Institutions for the mentally ill, formerly called asylums, and now called psychiatric institutions.
Beginning in the Middle Ages, mental hospitals were basically prisons. By the end of the eighteenth century, the term asylum was used, and some reforms were being implemented when the notion was introduced that psychological disturbances, like physical ailments, could be viewed as diseases requiring treatment rather than crimes calling for imprisonment. By the late 1800s, reactions against conditions in mental hospitals led to a reform movement in the care and treatment of people with mental disorders. The Mental Health Act of 1946 and the Community Mental Health Centers Act of 1963 allotted federal funds for the establishment of community treatment centers, which provide a variety of services—including short-term and partial hospitalization—in an effort toward the deinstitutionalization of mental patients. As of the late 1990s, institutions for the treatment of mental disorders are called psychiatric institutions. These institutions—along with mental health centers and halfway houses—form a system for treatment of mental disorders at all levels of severity.
Wyer, Robert S., Jr., ed. Knowledge and Memory: The Real Story. Hillsdale, NJ: Lawrence Erlbaum, 1995.
Hartmann, Ernest. Boundaries in the Mind: A New Psychology of Personality Difference. New York: Basic Books, 1991.
See also Institutionalization
"Mental Hospitals." Gale Encyclopedia of Psychology. . Encyclopedia.com. (February 22, 2018). http://www.encyclopedia.com/medicine/encyclopedias-almanacs-transcripts-and-maps/mental-hospitals
"Mental Hospitals." Gale Encyclopedia of Psychology. . Retrieved February 22, 2018 from Encyclopedia.com: http://www.encyclopedia.com/medicine/encyclopedias-almanacs-transcripts-and-maps/mental-hospitals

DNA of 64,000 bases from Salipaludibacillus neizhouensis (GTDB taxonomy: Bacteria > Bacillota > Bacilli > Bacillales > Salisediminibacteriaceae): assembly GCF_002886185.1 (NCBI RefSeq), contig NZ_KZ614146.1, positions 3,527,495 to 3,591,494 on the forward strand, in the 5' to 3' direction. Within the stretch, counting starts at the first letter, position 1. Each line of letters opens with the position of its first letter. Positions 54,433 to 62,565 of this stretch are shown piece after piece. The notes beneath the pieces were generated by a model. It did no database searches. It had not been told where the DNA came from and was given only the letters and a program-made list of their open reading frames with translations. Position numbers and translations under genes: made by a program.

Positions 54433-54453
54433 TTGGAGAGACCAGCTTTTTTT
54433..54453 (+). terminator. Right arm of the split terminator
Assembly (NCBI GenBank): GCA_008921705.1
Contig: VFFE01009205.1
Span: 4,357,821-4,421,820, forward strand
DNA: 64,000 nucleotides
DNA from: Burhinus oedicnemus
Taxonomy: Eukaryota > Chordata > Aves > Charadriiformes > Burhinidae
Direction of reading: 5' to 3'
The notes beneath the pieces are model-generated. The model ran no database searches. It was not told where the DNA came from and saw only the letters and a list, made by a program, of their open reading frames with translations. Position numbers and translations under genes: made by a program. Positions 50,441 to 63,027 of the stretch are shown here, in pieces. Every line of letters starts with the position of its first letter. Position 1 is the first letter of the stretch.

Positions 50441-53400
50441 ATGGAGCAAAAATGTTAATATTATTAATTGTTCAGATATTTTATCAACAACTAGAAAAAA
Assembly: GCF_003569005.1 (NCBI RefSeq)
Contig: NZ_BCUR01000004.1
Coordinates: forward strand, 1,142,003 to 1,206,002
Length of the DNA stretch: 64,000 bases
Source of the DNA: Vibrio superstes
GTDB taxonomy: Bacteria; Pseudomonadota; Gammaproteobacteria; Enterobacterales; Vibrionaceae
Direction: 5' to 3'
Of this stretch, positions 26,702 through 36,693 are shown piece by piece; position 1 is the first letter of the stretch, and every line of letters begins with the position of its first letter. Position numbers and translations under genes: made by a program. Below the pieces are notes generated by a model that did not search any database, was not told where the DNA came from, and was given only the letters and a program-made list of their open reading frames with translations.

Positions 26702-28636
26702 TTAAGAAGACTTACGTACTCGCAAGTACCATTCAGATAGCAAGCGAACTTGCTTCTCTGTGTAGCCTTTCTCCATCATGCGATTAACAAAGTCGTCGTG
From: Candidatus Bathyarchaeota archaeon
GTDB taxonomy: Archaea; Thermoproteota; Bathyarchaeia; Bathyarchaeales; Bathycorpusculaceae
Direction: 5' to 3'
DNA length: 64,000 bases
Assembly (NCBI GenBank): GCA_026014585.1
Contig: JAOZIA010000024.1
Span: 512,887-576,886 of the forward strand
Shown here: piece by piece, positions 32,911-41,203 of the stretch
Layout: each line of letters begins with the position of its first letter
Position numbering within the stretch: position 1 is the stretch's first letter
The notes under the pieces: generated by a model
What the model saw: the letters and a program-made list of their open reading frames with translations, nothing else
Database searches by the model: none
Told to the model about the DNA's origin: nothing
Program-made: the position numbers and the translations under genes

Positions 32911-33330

Encyclopedia.com gives you the ability to cite reference entries and articles according to common styles from the Modern Language Association (MLA), The Chicago Manual of Style, and the American Psychological Association (APA).
Within the “Cite this article” tool, pick a style to see how all available information looks when formatted according to that style. Then, copy and paste the text into your bibliography or works cited list.
Because each style has its own formatting nuances that evolve over time and not all information is available for every reference entry or article, Encyclopedia.com cannot guarantee each citation it generates. Therefore, it’s best to use Encyclopedia.com citations as a starting point before checking the style against your school or publication’s requirements and the most-recent information available at these sites:
Modern Language Association
The Chicago Manual of Style
American Psychological Association
- Most online reference entries and articles do not have page numbers. Therefore, that information is unavailable for most Encyclopedia.com content. However, the date of retrieval is often important. Refer to each style’s convention regarding the best way to format page numbers and retrieval dates.
- In addition to the MLA, Chicago, and APA styles, your school, university, publication, or institution may have its own requirements for citations. Therefore, be sure to refer to those guidelines when editing your bibliography or works cited list.